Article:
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Why Investment Banking?

Regardless of what career or entrepreneurial path you may want to pursue in the future, investment banking gives an unparalleled foundation for that path. This answer is not the same answer you would give in an interview. For more on that, please refer to our interview guide.

  1. Compensation – All-in pay exceeds all other entry level positions except for top-tier programming firms. You are looking at 130-150 as a first year analyst and 200-300 as a first year associate – provided you save your bonus and are not wasteful throughout the analyst or associate program, you will have strong financial security;
  2. Learning – Exposure to industries, valuation and what businesses need well in excess of starting out in any Fortune 500. You work twice the hours of a job in industry but come out learning as much as three times the work due to the intensity and volume. You will leave with a strong foundation in Excel and PowerPoint, which you will find is used in every job. You will also leave with superior time management skills and the ability to manoeuver around workplace politics.
  3. Exposure to Senior Management – Participation in client meetings is a huge bonus, but listening in to calls and interacting with senior bankers (who may make well in excess of many client C-suites) allows you to better understand how a business executive thinks and what strategic considerations are important.
  4. Network – Your peers will be equally ambitious and intelligent; finance is a relatively small community, so this will be instrumental in helping you in whatever you are doing afterwards.
  5. Exit Opportunities – The stamp on your resume allows for a transition into a variety of career paths, including jobs in private equity, hedge funds, asset managers, leading corporations, banks and government. If you love puppies, being an investment banker will make you a better steward of your dog shelter. This skillset and understanding of money flows through to non-profits, where they are arguably needed even more.

The downsides most cited are psychopathic and deceitful coworkers, long hours and high job stress.

From experience, you will find unsavory coworkers in any industry or job. The quality of people in finance roles is generally higher than those in other industries, and overwhelmingly well-read, have a variety of unique interests (that they may or may not be able to partake in, as per point 2) and are community oriented and empathetic people. On average, top tier organizations hire people with broader exposure (which correlates with intelligence and polish), which usually translates to holding some basket of the aforementioned qualities.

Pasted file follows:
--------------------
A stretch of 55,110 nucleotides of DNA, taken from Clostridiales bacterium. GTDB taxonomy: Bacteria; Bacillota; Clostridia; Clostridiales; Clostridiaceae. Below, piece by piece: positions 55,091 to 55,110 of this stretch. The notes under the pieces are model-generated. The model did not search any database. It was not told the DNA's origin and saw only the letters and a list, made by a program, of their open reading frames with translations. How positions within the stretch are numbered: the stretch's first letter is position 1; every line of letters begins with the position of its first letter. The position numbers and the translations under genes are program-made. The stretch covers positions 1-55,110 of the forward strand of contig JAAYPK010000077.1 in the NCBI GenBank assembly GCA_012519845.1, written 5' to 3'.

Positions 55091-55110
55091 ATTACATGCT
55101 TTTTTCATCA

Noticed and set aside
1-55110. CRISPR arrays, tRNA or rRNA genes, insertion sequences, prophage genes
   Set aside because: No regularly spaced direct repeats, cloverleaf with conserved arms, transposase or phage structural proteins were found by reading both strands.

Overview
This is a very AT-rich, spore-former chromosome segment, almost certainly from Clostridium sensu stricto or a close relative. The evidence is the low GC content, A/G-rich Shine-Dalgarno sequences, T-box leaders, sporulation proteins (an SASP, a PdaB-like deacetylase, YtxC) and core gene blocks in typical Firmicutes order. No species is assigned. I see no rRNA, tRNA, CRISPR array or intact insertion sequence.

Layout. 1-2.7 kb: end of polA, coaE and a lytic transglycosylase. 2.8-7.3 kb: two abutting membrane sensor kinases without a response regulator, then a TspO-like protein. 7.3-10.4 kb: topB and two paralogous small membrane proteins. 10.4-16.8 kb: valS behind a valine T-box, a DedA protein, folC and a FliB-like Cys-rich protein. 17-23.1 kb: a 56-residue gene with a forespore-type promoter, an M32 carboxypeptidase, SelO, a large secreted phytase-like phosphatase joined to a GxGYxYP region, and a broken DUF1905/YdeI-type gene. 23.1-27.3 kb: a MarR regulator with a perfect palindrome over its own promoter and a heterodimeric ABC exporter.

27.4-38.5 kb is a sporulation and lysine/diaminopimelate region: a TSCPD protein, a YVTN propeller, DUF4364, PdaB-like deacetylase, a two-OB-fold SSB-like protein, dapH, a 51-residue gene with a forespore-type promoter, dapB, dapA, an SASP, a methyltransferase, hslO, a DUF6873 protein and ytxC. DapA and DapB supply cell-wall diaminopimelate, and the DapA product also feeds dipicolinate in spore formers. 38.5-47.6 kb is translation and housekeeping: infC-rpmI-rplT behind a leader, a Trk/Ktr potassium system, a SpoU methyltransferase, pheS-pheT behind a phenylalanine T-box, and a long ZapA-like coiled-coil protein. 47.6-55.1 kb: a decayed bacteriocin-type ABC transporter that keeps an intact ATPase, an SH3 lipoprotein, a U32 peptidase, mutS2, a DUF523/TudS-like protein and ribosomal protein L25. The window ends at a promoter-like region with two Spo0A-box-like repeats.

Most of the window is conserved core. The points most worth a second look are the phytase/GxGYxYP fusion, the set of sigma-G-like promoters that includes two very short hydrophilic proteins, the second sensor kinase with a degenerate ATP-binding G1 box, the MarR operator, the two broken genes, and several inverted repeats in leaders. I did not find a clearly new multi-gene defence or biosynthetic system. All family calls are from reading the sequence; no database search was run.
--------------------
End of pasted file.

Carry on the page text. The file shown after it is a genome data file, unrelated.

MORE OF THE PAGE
We have serious doubts that you will encounter fewer breaches of conduct in a retail bank or a better political environment in a hospital. Fundamentally, people are people. This is also an opportune time to throw commercial real estate brokers under the bus.

Now whether or not this is a recent shift in the industry is questionable, but the reality is that corporates have undertaken larger social responsibility initiatives and have made strides to ensure that the work environment attracts talent. In addition, there is zero tolerance of poor behavior accentuated by Hollywood and literature (which do exist to sell) with burgeoning compliance divisions and the microscope of the media given the industry’s role as society’s favored scapegoat.

We are happy to vouch for the individuals we know working in finance have great integrity and do not compromise their values. They pay large amounts of taxes and contribute much to charity (which is of course, tax deductible).

The long and inconsistent hours that come with investment banking are valid. This is a gruelling lifestyle and should not be taken lightly. However, the reality is that there are no free lunches and regardless of what industry you work in, often the best performers are the ones who stay late and work hard. On the trading floor, the MD that generates the most money is often the one who leaves last as he stays behind to generate ideas.

Ultimately, you are your deal experience, and the exposure and repetition (coupled with a genuine interest in understanding what you are doing) is the foundation you build on in terms of developing yourself as an asset to any company or client. Just like anything else, practice makes perfect. No one is going to be able to build a robust, functional and effective model right away, and if you manage to land a decent exit without learning such skills, you are going to figure out you are going to wish you had.

Stress is real. Deadlines and sleep deprivation definitely take a toll on well-being. These can be mitigated by effective time management – you should never need to pull an all-nighter if you are pragmatic and schedule out your time, and if you do, you have a poor boss. However, managing stress is a part of growing up, and working under stressful situations is good preparation for anything going forward.

To conclude, trying for investment banking is a worthwhile endeavor. If you fail during the interview process, you will still leave with an immensely expanded understanding of how to interview as well as an appreciation for how capital and the economy work. If you quit after a two year (or one year) stint, you will have a nice stamp on the resume and a great stepping stone towards the next chapter and a strong skillset in terms of data manipulation and communication.

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